‘Not Amused’? Fewer Marriages, Cohabitation and Queen Victoria
Published on 24 May, 2022 | Ellen Fell
For those of us alive today, the 19th-century is truly another age.
No-one remains alive from the 1800s, a time of Napoleon Bonaparte, the American Civil War and, in Britain, Queen Victoria: figures whom we are only really aware of from history books.
More than merely the passage of time, we would probably all agree that life has moved on radically since then.
In science, business and technology, things which our Victorians ancestors might have regarded as mere science fiction have become everyday reality.
However, there are still some similarities, at least.
The Office for National Statistics (ONS) has just published its annual snapshot of marriage in England and Wales (https://www.ons.gov.uk/peoplepopulationandcommunity/birthsdeathsandmarriages/marriagecohabitationandcivilpartnerships/bulletins/marriagesinenglandandwalesprovisional/2019).
It reveals that there were 219,850 marriages during 2019. Not only does that constitute a drop of 6.4 per cent on the previous year, it means that marriage rates were at their lowest level since 1862.
We have, of course, just emerged from a global pandemic, during which many marriages were delayed or called off altogether.
Yet these figures pre-date Covid-19, so why should they be so low?
It should be said that overall marriage numbers have been in decline for some time. The 2019 figure is almost half the number in 1972 (426,241).
Not even the introduction of same-sex marriage through the passing of the Marriage (Same Sex Couples) Act in 2013 (https://www.legislation.gov.uk/ukpga/2013/30/contents/enacted/data.htm) has arrested the reduction.
The 6,728 marriages between same-sex couples in 2019 marked a decrease of nearly three per cent on the previous year.
As I’ve been telling David Wilcock, the Mail Online’s Deputy Political Editor, there remain some people for whom marriage remains something of a gold standard (https://www.dailymail.co.uk/news/article-10832933/Number-marriages-slumps-lowest-level-QUEEN-VICTORIA-throne.html).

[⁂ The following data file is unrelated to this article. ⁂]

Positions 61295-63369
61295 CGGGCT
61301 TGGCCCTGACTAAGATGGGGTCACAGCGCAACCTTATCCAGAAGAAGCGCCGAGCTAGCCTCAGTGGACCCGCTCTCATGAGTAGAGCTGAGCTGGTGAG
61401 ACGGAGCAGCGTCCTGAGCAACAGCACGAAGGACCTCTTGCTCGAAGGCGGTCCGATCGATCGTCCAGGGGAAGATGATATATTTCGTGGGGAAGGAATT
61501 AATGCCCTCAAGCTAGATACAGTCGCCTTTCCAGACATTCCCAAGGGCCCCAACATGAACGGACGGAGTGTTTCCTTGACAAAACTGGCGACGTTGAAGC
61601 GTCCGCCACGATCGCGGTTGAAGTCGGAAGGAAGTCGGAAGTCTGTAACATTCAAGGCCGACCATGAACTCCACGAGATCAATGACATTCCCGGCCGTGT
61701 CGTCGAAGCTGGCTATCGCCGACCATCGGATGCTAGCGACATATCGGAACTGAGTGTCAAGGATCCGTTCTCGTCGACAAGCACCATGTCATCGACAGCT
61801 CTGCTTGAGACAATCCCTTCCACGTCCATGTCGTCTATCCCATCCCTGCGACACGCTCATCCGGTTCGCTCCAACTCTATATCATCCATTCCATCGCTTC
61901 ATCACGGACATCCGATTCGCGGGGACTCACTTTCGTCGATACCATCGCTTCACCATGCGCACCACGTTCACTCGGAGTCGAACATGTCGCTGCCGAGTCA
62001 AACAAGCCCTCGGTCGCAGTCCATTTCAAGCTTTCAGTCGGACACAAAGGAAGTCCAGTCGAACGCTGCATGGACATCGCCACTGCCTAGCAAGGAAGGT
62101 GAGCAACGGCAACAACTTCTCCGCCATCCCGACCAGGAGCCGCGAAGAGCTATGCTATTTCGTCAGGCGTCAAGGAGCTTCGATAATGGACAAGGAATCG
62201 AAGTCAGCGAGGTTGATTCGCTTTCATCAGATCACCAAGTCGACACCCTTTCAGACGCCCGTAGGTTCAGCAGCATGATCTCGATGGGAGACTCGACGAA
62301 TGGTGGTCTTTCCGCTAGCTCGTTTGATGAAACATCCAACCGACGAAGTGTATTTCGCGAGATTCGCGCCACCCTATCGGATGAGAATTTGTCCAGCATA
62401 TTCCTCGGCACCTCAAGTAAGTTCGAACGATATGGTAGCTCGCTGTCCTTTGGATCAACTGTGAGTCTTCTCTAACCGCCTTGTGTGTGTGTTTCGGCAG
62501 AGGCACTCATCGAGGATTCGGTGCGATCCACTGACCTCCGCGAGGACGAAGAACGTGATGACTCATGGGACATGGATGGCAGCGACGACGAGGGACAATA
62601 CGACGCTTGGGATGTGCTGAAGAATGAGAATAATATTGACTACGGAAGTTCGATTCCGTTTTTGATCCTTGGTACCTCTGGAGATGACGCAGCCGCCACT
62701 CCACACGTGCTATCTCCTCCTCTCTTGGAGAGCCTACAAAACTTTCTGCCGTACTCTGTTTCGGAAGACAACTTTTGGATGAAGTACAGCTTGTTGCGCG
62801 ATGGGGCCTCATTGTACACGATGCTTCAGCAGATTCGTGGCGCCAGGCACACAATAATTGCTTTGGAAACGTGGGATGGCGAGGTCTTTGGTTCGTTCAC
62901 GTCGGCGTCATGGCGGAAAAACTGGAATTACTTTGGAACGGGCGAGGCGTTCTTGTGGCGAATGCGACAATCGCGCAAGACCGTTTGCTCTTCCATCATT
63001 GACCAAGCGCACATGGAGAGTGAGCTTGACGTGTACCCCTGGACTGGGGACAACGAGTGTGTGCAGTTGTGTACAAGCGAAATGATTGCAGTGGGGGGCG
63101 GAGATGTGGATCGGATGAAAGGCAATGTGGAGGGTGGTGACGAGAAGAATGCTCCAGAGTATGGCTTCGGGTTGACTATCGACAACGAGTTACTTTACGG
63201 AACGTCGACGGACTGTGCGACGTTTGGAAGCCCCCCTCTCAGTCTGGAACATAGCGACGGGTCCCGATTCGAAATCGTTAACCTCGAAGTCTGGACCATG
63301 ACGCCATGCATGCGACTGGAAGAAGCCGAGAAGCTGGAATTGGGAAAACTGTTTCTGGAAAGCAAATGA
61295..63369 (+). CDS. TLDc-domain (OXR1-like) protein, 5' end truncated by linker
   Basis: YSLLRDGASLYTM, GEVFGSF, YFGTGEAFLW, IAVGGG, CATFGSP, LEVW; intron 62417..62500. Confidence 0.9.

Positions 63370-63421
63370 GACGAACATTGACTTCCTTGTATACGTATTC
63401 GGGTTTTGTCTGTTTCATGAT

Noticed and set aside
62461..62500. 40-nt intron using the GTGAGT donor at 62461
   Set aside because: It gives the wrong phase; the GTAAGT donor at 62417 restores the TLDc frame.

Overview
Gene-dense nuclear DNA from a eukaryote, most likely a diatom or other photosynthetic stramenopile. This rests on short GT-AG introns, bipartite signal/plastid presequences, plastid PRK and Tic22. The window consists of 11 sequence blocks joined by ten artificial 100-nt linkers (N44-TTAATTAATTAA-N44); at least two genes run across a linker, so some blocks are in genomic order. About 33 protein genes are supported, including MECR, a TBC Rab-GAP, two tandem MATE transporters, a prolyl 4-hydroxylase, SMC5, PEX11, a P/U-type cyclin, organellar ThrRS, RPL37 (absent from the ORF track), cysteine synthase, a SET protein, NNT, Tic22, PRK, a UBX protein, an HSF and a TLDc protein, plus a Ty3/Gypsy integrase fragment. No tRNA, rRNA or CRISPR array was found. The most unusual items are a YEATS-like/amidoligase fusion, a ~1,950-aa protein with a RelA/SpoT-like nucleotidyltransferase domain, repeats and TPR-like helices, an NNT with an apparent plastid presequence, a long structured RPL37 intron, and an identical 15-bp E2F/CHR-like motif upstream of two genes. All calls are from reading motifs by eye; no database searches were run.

The latest ONS’ data shows that those groups include women aged 35 to 39 years and women between the ages of 60 and 64 years. For all other age groups, marriage rates either stayed the same or declined.
I believe that one of the principal reasons for another fall in marriage numbers is the change in how couples form relationships.
Further ONS figures demonstrate how cohabitation has grown in popularity as the fondness for weddings has waned (https://www.ons.gov.uk/peoplepopulationandcommunity/populationandmigration/populationestimates/bulletins/populationestimatesbymaritalstatusandlivingarrangements/2020).
Among those who have never previously been in a marriage or civil partnership, cohabitation rose by almost one-third in the decade up to 2020.
Being in an unmarried partnership has definite appeal for those who might have endured a negative experience of divorce.
It is, of course, far too soon to see whether the Divorce, Dissolution and Separation Act, which came into effect at the start of last month, will address that (https://www.legislation.gov.uk/ukpga/2020/11/contents/enacted).
The Act gained Royal Assent in June 2020 and was heralded as a means of reducing friction on divorce by doing away with the need to apportion blame for the breakdown of a marriage.
Given that the next edition in the series of marriage data published by the ONS will cover the first year of the pandemic, we are likely to see a further reduction.
It is difficult to say whether the number of couples choosing to hold marriages this year – now that restrictions to prevent the spread of coronavirus in the UK have been completely removed – will make up the difference.
Marriage, cohabitation and the advent of civil partnerships for opposite-sex couples now provide a greater variety of household structures to reflect the different needs and preferences of men and women across the country and across all age groups.